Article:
The Merchant Of Venice By William Shakespeare

1206 WordsMay 12, 20155 Pages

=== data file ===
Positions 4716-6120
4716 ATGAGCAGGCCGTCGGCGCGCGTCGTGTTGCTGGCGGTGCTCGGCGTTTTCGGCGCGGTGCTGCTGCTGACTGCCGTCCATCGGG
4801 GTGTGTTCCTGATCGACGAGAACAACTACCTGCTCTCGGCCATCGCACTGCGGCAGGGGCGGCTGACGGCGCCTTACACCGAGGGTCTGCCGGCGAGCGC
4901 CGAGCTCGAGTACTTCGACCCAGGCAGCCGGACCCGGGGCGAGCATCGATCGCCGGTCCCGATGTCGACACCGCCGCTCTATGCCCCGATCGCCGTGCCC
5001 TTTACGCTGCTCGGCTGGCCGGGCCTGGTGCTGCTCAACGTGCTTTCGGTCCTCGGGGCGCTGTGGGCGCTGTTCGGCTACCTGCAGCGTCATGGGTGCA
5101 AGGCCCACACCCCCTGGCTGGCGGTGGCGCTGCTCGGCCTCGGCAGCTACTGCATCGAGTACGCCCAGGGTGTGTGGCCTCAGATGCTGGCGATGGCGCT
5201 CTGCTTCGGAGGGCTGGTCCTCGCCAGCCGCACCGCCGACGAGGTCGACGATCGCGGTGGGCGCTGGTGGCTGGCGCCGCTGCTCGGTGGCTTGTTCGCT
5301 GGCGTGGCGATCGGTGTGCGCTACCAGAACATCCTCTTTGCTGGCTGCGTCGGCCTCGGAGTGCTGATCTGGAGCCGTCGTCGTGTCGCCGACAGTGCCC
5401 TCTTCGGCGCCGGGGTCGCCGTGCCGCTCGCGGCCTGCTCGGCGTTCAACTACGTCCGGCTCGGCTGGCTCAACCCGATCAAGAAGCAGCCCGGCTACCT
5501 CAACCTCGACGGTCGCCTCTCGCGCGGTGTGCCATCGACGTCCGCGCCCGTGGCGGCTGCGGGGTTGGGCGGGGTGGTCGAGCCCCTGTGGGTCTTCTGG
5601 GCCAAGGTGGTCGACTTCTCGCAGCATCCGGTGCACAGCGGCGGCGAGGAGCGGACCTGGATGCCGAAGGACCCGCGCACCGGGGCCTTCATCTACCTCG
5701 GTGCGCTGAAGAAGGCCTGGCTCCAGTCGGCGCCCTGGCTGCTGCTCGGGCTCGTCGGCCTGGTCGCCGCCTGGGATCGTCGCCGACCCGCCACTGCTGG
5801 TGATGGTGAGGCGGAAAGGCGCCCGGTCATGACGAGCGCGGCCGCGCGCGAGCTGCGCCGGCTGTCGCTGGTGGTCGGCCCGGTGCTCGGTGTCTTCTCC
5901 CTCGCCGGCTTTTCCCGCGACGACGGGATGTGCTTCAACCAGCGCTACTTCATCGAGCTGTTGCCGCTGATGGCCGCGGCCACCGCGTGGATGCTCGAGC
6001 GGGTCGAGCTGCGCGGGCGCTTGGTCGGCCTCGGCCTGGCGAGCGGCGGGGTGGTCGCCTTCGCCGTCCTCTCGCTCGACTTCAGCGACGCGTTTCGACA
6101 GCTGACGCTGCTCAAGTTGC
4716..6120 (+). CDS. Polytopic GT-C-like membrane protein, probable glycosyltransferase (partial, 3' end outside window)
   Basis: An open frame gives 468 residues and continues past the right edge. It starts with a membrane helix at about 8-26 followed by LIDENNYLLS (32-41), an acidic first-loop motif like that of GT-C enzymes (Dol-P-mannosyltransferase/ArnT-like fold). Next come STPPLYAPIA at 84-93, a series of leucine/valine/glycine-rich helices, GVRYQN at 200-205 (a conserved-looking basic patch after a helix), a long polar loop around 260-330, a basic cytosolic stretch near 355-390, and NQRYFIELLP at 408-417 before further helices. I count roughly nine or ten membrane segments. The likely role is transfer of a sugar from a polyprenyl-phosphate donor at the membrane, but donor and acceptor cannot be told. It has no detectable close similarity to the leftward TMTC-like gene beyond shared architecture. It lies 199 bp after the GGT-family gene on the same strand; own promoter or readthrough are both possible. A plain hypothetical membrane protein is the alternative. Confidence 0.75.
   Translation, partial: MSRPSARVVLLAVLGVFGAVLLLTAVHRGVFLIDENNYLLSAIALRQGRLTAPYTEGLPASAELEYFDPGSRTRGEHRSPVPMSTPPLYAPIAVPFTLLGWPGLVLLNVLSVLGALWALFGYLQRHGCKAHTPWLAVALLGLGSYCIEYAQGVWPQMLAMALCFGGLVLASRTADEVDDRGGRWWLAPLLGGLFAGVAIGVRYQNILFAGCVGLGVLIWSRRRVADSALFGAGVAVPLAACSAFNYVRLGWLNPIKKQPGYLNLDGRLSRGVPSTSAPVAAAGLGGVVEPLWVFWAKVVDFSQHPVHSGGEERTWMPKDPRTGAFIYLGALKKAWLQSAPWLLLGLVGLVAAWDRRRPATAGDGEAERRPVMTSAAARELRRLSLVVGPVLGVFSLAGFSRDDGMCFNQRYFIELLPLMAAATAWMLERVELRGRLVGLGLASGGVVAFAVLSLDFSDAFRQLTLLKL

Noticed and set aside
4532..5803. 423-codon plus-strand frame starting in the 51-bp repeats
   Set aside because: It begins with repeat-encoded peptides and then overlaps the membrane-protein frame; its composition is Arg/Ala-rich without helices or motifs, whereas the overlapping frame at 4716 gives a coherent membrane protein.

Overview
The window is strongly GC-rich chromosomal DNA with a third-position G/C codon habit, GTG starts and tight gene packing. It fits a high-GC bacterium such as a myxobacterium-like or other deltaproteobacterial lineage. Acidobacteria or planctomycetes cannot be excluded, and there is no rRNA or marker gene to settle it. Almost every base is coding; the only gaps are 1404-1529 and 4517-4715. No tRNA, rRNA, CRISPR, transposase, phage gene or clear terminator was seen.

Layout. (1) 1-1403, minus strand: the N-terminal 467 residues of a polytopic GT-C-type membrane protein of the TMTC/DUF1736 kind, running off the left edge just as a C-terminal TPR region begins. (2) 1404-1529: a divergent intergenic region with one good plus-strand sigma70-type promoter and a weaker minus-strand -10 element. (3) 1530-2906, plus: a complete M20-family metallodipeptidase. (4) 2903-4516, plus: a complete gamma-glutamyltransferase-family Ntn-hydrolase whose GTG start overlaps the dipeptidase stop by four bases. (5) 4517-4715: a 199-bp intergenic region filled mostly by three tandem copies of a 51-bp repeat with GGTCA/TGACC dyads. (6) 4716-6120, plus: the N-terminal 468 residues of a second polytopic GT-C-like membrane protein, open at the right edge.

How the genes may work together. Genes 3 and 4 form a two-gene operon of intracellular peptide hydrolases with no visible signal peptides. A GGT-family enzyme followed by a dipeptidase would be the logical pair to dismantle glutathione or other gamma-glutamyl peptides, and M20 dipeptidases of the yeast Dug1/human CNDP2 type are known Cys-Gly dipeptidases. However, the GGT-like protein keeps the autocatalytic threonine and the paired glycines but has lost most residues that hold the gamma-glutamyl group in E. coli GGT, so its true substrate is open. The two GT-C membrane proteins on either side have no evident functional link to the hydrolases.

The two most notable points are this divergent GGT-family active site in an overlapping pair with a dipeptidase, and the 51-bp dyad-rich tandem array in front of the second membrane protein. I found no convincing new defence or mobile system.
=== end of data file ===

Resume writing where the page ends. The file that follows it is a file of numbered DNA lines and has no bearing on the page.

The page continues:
Yiqiao Wang Cultural Foundation Literary Paper 5th May 2015 Question: In Shakespeare 's England, women were not recognized as autonomous under the Law. They were understood as existing only in relation to their fathers or husbands, not as autonomous in their own individuality. How does The Merchant of Venice interrogate this ideological (and historically factual) denial of female selfhood through the words and actions of Portia and Jessica? Throughout the Renaissance period, men dominated both in the home and within society. Women were recognized only as dependents of male citizens, rather as autonomous figures in society. In The Merchant of Venice, Shakespeare broke this stereotype by portraying both Jessica and Portia as independent figures through their actions and words. Although back in his day women were always recognized as inferior and subject to men 's domination, Shakespeare portrayed them as capable, intelligent, and autonomous. Jessica, for instance, demonstrated that autonomy when she eloped with her lover, Lorenzo. Portia showed her capabilities and intelligence when she saved Antonio 's life in court. Shakespeare 's view of women was different and radical for his time. He believed they were the equals of men, often demonstrating it through his works. He held the rather unpopular opinion that women had the right to choose their own husbands or have the chance of pursuing a career. The Merchant of Venice’s Jessica and Portia are some of his best portraying
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